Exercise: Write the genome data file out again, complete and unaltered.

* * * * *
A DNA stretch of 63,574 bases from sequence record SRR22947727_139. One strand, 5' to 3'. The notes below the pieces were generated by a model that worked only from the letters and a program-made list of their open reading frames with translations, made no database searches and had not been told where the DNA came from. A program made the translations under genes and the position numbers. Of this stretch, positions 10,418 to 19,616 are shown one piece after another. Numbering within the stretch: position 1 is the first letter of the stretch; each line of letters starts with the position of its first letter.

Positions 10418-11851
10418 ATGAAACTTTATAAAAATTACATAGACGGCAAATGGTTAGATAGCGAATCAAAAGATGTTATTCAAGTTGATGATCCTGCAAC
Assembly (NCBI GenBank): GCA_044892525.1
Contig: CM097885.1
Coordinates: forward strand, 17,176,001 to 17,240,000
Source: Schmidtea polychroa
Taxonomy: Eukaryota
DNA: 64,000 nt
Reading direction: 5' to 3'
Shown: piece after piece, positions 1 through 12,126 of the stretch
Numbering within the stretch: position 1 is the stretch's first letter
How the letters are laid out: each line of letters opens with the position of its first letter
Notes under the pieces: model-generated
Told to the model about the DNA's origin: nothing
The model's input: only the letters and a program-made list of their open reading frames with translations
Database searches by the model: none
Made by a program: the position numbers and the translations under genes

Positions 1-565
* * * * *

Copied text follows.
A DNA stretch of 63,574 bases from sequence record SRR22947727_139. One strand, 5' to 3'. The notes below the pieces were generated by a model that worked only from the letters and a program-made list of their open reading frames with translations, made no database searches and had not been told where the DNA came from. A program made the translations under genes and the position numbers. Of this stretch, positions 10,418 to 19,616 are shown one piece after another. Numbering within the stretch: position 1 is the first letter of the stretch; each line of letters starts with the position of its first letter.

Positions 10418-11851
10418 ATGAAACTTTATAAAAATTACATAGACGGCAAATGGTTAGATAGCGAATCAAAAGATGTTATTCAAGTTGATGATCCTGCAAC
Assembly (NCBI GenBank): GCA_044892525.1
Contig: CM097885.1
Coordinates: forward strand, 17,176,001 to 17,240,000
Source: Schmidtea polychroa
Taxonomy: Eukaryota
DNA: 64,000 nt
Reading direction: 5' to 3'
Shown: piece after piece, positions 1 through 12,126 of the stretch
Numbering within the stretch: position 1 is the stretch's first letter
How the letters are laid out: each line of letters opens with the position of its first letter
Notes under the pieces: model-generated
Told to the model about the DNA's origin: nothing
The model's input: only the letters and a program-made list of their open reading frames with translations
Database searches by the model: none
Made by a program: the position numbers and the translations under genes

Positions 1-565